MALAYSIA Tanah Tumpah Darahku


Friday, July 7, 2017

Overcoming the politics of language in Malaysia

Should local doctors be able to speak Bahasa Malaysia (BM)? Indubitably.
Should they have to sit for six Sijil Pelajaran Malaysia (SPM) papers in order to undertake house officer training?
A good primer on the whole case has been helpfully published by Malaysiakini.
It seems that as of Wednesday, even our Cabinet has seen that such a requirement would be silly, and has paved the way for the individuals involved to sit for just the BM paper, without having to sit for the other five core SPM subjects. Good for them.
It may be worthwhile to examine the context of this issue, and discuss the role of language in our social and political fabric.
Avoiding the politics of language
That language becomes politicised is neither particularly good nor particularly surprising.
Since Malaysia’s political faultlines are ethnically defined, issues like language usually dredge up the usual suspects (for example, Ibrahim Ali) invoking the same old racial sentiments.  
If we set aside these tired old warriors following the tired old scripts about how we must defend the dignity of our race from erosion et cetera, perhaps a meaningful discussion about language can still be had.
Malaysia is quite unique, regionally. With the exception of Singapore perhaps, which shares our heritage and colonial past, almost all of our neighbours differ substantially with regards to national language.
In Thailand, Indonesia and the Philippines for instance, competence in the national language can safely be assumed of anyone walking in the street. In most instances, it is a first language, or a very competent second language.
In Malaysia this is considerably less so. It is true that almost everyone has some basic grasp of BM, but presumably, the average level of competency in the national language is lower than that of our neighbouring countries.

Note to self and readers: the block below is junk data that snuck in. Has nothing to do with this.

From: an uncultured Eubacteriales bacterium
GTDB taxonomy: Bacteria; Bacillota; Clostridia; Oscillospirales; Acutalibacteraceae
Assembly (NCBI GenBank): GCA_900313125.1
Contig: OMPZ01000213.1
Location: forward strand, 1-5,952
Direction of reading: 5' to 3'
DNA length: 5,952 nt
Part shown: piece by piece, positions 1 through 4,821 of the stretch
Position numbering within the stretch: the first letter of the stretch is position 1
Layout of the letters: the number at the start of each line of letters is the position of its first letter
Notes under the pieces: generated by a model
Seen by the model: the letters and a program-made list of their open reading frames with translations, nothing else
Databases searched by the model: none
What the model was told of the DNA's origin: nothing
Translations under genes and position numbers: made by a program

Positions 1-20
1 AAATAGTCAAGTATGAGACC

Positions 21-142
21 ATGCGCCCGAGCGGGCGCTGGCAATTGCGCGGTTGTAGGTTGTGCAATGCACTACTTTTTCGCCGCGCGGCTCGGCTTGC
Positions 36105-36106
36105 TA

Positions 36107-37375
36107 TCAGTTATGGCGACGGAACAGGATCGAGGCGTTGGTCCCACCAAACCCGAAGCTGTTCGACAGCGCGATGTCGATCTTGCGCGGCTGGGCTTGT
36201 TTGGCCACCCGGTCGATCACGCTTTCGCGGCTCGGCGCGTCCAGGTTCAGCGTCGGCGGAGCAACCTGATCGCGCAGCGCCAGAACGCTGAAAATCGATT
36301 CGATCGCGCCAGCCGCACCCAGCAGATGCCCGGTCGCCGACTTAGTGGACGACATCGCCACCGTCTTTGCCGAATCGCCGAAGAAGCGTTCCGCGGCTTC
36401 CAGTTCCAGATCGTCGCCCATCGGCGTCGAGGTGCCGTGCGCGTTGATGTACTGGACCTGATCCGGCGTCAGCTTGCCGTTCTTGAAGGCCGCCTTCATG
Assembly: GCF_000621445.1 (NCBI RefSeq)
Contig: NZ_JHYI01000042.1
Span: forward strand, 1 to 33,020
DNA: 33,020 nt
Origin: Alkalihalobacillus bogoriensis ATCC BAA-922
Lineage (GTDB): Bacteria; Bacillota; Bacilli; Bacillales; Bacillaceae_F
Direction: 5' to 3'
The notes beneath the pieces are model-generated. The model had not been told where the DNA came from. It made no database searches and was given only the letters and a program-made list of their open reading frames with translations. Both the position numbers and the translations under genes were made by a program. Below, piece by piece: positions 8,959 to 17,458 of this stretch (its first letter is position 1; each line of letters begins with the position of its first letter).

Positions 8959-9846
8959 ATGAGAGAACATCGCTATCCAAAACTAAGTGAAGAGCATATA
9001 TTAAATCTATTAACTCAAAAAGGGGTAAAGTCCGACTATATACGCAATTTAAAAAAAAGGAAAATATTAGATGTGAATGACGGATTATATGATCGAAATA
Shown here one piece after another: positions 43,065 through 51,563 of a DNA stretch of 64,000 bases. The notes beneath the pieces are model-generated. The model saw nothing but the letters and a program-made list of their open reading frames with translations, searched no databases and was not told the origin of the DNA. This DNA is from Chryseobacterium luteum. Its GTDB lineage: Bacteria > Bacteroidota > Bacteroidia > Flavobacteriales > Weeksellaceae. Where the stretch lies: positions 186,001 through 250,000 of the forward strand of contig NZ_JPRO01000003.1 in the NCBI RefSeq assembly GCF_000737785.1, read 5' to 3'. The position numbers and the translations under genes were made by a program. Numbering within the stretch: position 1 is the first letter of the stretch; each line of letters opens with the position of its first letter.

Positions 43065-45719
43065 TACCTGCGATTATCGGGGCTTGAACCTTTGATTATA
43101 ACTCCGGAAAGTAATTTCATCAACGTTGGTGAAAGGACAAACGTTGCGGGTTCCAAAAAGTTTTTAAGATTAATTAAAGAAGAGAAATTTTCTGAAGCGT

Talking to our fellow Malaysians
Of course, this is in large part due to the very different sociopolitical paths our respective countries have taken throughout history.
Some might even argue that such homogeneity in our neighbouring countries is in part due to a level of internal colonisation.
We can neither ignore nor go into detailed analysis of the various pros and cons of the policies that led to such internal homogeneity.
I will say though, that there are definite advantages to being in a country where you don’t stop to think about what language to address a fellow local in.
In places as varied as the United States and Sierra Leone, I noticed an interesting difference from Malaysia - people seemed more comfortable talking to complete strangers on the street.
I realised that a part of this was that in Malaysia, you aren’t always sure what language to start a conversation in, and that awkwardness sometimes discourages starting a conversation with our compatriots.
Just a day ago, I saw the hesitation in a plumber’s eyes as he did a quick mental calculation regarding what language to start talking to me to in (he settled on Cantonese, which I sadly am horribly non-proficient in).
SPM’s dwindling relevance
I’m not arguing that Malaysia should become like Indonesia or Thailand, where ethnic heritage is almost actively stamped out, with languages, cultural identity, and even names, being lost.
I just feel that language is one of those things that exacerbate one of the biggest problems Malaysia still faces - national unity.
It seems that over recent years, an already dismal attitude towards BM from non-Malays is getting worse and worse.
In my generation, I suppose the number of people my age who still took SPM, whether in private or government schools were probably still in the majority, while only the very rich would opt for international syllabi.
It would appear that that majority has been dwindling considerably. Indeed, the secondary school I myself attended now no longer even teaches SPM - instead only offering the International General Certificate of Secondary Education (IGCSE) and International Baccalaureate (IB) programs.